National Medal of Science winner to speak on insects and plant biodiversity

photo of bees on orange and yellow flowers
May Berenbaum (click here for a high resolution photo)

May Berenbaum’s talk, “Insects and wild parsnips: Coevolutionary arms races and peace treaties,” will be live streamed here at 3:30 p.m. on Sunday, Nov. 1.

Member of the National Academy of Sciences – check.

Winner of the prestigious Tyler Prize for Environmental Achievement – check.

Having the president of the United States personally give you the National Medal of Science – check.

In a career that has seen numerous awards, accolades and achievements, May Berenbaum has been a public intellectual translating entomology for the general public, testifying before Congress on the disappearing honey bees, and guiding graduate and undergraduate students on the study of insects. On Nov. 1, Berenbaum will travel to Colorado State University to deliver the Thornton-Massa lecture, an annual lecture focused on plant biodiversity.

16th annual Thornton-Massa lecture
3:30 – 5 p.m.
Nov. 1
Lory Student Center Theater

This year’s 16th annual Thornton-Massa lecture will take place from 3:30 – 5 p.m. in the Lory Student Center Theater and is free and open to the public.

‘Insects and wild parsnips: Coevolutionary arms races and peace treaties’

Berenbaum’s talk, “Insects and wild parsnips: Coevolutionary arms races and peace treaties,” will focus on the essential role that insects play in promoting plant biodiversity. Berenbaum has served as the head of the Department of Entomology at the University of Illinois for more than 20 years and holds one of that university’s highest honors, a Swanlund Chair.

“As unlikely as it might seem, even after 40 years of study, this seemingly unremarkable interaction between a noxious roadside weed and its small, unprepossessing caterpillar associate continues to yield insights into all kinds of ecological and evolutionary issues,” said Berenbaum.

Raising awareness of honeybee decline

Among her many passions, Berenbaum has devoted considerable energy to examining recent declines in honeybee populations around the world. She chaired the National Academy of Sciences committee on the status of pollinators in North America and has helped increase public awareness of the honeybee decline. She has even appeared in documentaries on the bee decline, including “Queen of the Sun: What are the Bees Telling Us?” and “Pollen Nation.”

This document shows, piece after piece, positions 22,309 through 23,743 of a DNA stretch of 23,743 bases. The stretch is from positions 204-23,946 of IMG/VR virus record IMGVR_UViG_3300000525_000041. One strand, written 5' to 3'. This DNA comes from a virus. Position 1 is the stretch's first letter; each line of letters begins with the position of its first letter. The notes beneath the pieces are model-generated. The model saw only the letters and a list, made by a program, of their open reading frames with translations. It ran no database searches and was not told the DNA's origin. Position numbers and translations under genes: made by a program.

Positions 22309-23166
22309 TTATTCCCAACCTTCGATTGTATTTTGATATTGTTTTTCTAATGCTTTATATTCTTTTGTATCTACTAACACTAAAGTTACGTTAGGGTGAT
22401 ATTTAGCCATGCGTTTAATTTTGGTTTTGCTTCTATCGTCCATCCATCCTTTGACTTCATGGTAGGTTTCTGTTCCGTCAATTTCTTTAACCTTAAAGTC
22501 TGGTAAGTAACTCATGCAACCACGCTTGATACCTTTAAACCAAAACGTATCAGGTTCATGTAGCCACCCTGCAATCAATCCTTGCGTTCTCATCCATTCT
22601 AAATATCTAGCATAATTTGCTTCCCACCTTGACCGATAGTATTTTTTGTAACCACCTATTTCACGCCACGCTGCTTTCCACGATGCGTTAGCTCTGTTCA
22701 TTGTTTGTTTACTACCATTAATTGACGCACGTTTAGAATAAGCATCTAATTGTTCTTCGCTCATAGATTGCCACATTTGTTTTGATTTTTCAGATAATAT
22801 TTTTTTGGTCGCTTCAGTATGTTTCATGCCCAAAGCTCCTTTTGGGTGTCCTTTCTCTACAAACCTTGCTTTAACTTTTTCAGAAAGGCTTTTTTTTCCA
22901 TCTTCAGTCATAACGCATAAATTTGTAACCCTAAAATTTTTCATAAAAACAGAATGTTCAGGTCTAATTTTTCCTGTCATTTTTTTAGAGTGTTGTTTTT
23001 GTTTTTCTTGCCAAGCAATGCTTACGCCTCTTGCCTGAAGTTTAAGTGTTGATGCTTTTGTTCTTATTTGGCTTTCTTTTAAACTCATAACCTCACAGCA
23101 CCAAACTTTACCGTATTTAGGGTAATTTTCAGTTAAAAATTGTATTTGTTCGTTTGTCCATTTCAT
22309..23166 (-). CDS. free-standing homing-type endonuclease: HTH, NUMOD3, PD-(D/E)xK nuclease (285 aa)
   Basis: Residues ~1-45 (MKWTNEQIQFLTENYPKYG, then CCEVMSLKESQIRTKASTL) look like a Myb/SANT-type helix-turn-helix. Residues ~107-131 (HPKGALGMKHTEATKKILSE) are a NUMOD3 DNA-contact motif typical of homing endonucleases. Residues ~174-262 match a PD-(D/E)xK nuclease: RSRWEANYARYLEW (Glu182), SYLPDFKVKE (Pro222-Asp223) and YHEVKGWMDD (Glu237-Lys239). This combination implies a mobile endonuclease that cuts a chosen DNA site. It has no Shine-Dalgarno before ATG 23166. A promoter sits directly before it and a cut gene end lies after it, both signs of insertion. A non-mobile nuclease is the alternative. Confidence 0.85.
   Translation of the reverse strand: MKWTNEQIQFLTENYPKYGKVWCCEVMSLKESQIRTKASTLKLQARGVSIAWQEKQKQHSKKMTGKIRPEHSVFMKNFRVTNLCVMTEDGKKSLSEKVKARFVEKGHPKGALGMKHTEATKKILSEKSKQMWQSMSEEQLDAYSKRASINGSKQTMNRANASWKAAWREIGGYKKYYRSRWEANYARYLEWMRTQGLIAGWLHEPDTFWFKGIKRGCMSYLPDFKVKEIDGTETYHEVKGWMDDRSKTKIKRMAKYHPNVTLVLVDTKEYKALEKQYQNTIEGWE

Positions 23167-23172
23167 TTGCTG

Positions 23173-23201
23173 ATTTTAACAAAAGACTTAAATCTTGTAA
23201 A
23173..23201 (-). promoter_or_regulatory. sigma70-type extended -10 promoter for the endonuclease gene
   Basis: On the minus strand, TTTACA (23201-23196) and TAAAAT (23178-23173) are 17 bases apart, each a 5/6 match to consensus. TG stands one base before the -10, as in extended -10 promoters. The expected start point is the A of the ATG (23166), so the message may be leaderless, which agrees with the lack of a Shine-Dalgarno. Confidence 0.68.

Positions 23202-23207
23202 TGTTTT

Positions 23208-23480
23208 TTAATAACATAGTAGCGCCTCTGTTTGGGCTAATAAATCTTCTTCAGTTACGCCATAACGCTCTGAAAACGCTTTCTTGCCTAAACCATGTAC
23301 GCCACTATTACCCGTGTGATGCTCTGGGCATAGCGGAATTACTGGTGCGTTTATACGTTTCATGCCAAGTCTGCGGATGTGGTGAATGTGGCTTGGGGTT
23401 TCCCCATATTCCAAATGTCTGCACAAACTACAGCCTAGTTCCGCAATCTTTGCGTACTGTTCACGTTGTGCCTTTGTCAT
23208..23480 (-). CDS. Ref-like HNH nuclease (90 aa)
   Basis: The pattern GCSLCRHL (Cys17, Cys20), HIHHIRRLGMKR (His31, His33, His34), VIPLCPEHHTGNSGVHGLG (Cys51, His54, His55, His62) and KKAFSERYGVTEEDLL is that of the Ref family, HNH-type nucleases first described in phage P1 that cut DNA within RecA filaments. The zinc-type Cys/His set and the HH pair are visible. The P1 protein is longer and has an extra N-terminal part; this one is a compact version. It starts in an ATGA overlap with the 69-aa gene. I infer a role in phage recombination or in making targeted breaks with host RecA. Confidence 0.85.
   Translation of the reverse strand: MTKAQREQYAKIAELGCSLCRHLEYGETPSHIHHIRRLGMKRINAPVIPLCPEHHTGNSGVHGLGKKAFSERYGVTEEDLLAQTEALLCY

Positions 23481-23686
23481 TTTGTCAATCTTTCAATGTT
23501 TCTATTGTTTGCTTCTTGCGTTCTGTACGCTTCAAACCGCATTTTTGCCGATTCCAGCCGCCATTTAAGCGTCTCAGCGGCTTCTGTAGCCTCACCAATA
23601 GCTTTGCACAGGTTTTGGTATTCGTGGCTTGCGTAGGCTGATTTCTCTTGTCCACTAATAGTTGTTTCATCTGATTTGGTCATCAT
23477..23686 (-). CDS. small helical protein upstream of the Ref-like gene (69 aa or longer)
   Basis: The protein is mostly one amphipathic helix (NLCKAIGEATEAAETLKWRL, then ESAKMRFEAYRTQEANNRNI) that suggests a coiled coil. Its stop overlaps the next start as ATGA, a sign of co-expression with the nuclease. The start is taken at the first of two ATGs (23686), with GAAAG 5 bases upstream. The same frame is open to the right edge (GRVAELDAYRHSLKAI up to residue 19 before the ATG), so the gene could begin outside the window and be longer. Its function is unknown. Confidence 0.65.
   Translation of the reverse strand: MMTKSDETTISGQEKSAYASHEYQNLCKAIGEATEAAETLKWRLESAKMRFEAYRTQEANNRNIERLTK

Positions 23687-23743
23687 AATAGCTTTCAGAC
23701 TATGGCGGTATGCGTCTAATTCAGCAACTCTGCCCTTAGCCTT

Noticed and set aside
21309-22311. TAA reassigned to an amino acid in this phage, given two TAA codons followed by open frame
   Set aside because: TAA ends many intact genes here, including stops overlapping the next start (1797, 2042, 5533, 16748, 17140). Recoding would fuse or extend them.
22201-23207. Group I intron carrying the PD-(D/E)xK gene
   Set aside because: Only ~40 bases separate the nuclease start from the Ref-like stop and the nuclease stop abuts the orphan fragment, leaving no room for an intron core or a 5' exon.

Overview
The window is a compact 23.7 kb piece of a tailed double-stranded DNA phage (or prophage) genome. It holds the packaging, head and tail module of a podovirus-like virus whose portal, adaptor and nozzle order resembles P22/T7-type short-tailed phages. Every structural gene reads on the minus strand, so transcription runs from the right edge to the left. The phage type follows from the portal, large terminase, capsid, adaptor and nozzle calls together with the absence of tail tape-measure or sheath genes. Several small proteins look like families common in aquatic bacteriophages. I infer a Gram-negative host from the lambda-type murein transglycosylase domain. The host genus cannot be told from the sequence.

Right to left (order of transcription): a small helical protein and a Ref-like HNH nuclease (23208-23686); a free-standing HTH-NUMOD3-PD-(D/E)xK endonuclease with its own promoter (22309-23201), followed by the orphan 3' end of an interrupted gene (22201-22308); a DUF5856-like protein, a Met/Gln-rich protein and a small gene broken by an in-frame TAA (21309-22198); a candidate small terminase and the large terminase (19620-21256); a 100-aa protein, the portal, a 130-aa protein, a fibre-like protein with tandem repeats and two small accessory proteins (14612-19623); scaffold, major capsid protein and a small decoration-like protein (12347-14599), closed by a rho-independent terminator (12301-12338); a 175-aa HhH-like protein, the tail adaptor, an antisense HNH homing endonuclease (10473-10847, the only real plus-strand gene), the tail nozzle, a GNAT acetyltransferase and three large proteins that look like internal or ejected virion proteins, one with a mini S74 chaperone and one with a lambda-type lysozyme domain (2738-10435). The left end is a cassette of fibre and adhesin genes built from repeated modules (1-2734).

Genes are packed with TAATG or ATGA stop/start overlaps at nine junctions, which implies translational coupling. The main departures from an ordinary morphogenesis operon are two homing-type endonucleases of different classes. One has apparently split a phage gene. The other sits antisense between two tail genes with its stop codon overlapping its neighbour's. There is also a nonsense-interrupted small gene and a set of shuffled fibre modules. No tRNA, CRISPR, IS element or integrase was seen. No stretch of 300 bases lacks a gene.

Insects on film and in television

Berenbaum’s connections to popular culture go well beyond having her expertise featured in documentaries. She also created the Insect Fear Film Festival, an annual event in its 32nd year on the Illinois campus that addresses insect-related fear and loathing and the film industry’s penchant for casting insects as villains. In still another connection to popular culture, Berenbaum served as the inspiration for an entomologist on the TV series the X-Files, aptly named Bambi Berenbaum.

The real Berenbaum’s many other honors include her status as a fellow of the American Association for the Advancement of Science, the American Academy of Arts and Sciences, and the Entomological Society of America. She is also an honorary fellow of the Royal Entomological Society.

About the Thornton-Massa Lecture

The lecture honors the late Dr. Emil Massa of Denver and the late Bruce and Mildred Thornton, who shared a common interest in biodiversity, plant genetics, agriculture and horticulture. These commonalities led their families to endow an annual public lecture through the CSU College of Agricultural Sciences and the College of Natural Sciences.

Dr. Massa was a Denver physician who studied trees and grasses. His curiosity about plants and their origins, plant breeding, and biodiversity led him to support not only this lecture series, but also the Denver Botanic Garden and the Denver Park People, a citizen organization working to preserve, enhance, and advocate for Denver’s urban forest.

Bruce and Mildred Thornton shared a lifelong interest in and commitment to the study, identification and preservation of seeds. Mildred Thornton attended then-Colorado State College and, after receiving her master’s degree in botany, went to work as a junior botanist at the Federal Seed Laboratory in Washington, D.C. Bruce Thornton served on the Colorado State College faculty and the Agricultural Experiment Station staff from 1927-1962, and he headed the Colorado State Seed Laboratory from 1940 to 1961. They married in 1930, and when Bruce retired in 1961, Mildred took over the directorship of the State Seed Laboratory, where she had worked occasionally for 20 years.

More information

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